We review what a good listener looks like, and ways to show you are engaged, and then pair up to discuss our weekends while showing good listening skills. I swear, they look like a room full of mini-adults when we do this, and it’s the cutest. I can see them doing their best to channel their parents as they nod like little adults chatting over coffee.

Being a Courteous Conversationalist

The next day, we’ll usually talk about ways to be polite and courteous in conversation. Some suggestions I offer:

Showing Understanding

I usually emphasize this as one of the most important skills in conversation- and one of the hardest.

“Let me tell you an important truth. Everybody wants to feel understood. People pick their friends because they feel like that person understands me. People gravitate towards others who seem to care for and understand them. And I’m going to let you in on a secret. There is one simple thing you can do to make someone feel understood. It’s something you can ALL do. It’s something that would probably save marriages from divorce if people tried doing it more. It’s something that would make the world a better place if we all did it more. Want to know what it is?”

They do.

“When you’re talking with someone, repeat what they say. That’s it! Repeat their words back to them. Sometimes, you can actually say what they said, word for word, and they’ll feel understood. At other times, it’s good to rephrase it a bit, but still show that you understand what they’re saying. It’s an art, but you’ll get better at it with practice. It feels SO GOOD when someone is able to show they were listening by repeating what you said. It’s as simple as saying, ‘So are you saying, ‘blah blah blah blah blah?’ or ‘I think you’re saying, ‘blah blah blah blah blah.’ And as soon as you’ve said that, the speaker will feel SO GREAT!”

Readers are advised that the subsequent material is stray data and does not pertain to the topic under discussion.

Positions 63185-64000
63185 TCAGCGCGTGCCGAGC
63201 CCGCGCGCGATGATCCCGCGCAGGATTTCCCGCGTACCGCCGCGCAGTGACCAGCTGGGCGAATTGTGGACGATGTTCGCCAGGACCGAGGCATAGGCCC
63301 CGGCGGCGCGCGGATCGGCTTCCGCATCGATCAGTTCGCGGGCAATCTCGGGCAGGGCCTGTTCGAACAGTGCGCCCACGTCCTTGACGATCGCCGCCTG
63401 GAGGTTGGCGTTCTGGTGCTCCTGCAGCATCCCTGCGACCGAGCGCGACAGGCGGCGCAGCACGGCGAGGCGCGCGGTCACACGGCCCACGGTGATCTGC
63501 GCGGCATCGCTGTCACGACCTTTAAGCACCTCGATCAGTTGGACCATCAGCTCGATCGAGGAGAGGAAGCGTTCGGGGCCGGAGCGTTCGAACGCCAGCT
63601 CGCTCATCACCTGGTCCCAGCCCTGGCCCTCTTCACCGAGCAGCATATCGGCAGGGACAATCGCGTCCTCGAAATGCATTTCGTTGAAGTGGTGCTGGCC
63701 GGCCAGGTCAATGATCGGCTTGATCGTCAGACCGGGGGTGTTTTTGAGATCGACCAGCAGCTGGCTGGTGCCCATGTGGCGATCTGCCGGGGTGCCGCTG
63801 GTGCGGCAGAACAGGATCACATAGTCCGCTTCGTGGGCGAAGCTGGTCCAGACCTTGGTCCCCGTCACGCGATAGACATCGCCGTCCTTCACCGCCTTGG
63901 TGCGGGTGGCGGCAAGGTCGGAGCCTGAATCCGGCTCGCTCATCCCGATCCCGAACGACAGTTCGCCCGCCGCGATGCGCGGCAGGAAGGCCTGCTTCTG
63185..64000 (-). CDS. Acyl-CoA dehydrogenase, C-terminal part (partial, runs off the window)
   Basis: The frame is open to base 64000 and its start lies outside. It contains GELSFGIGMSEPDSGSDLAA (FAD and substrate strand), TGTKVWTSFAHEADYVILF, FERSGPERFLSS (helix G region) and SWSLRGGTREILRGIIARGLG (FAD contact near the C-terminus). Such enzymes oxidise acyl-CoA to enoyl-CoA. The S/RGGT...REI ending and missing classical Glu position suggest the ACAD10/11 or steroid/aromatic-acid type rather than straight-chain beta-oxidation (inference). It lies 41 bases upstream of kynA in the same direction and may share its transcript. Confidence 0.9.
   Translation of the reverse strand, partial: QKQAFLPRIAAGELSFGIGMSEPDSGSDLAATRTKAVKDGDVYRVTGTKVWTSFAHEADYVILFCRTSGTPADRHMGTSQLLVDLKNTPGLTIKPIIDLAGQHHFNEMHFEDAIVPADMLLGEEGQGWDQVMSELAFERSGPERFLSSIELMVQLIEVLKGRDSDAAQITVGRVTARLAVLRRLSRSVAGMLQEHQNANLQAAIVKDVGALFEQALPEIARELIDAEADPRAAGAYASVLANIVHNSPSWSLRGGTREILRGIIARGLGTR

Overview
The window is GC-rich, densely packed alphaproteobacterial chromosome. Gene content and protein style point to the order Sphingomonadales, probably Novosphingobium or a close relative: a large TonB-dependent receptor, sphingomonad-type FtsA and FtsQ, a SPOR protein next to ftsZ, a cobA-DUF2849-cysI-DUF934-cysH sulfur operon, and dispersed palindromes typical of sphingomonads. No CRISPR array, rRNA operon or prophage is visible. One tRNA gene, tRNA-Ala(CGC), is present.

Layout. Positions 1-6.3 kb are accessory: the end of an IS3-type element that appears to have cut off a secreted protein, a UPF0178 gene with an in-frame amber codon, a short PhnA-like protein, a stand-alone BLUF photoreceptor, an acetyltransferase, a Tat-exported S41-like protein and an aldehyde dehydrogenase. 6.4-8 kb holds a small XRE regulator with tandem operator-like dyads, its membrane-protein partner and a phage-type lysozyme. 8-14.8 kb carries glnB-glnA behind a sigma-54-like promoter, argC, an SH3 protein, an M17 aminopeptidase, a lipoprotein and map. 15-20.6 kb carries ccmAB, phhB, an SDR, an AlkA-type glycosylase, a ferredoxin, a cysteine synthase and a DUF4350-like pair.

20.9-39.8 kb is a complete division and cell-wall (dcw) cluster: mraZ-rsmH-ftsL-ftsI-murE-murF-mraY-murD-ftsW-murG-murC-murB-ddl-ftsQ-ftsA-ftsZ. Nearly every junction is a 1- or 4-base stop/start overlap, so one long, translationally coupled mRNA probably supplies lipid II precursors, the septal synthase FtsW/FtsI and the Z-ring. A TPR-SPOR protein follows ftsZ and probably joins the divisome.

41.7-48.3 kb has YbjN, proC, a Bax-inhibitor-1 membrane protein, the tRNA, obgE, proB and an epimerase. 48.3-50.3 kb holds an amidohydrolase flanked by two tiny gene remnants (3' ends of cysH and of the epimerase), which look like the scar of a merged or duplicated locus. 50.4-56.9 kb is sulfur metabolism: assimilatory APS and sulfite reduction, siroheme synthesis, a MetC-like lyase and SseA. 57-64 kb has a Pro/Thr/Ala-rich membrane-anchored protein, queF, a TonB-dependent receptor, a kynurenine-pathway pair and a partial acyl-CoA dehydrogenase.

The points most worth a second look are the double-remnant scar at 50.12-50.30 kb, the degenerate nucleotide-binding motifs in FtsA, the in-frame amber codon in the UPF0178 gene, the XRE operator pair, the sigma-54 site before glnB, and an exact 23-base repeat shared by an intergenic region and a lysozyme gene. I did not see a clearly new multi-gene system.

Of course, at this point, a smartypants kid will raise their hand, “So, are you saying that you want us to repeat what you just said?

“YES! YES! That is PRECISELY WHAT I’M SAYING! I LOVE IT WHEN OTHER PEOPLE REPEAT WHAT I’VE SAID!”

A second hand goes up, “So, you’re saying ‘YOU LOVE IT WHEN OTHER PEOPLE REPEAT WHAT YOU’VE SAID!’ ?”

“YES! YES! It’s wonderful when someone can repeat what I’ve said! Even if it’s word for word!”

A third hand goes up, with more giggles around the class, “Do you mean, you like when others repeat what you said, even if it’s word for word?”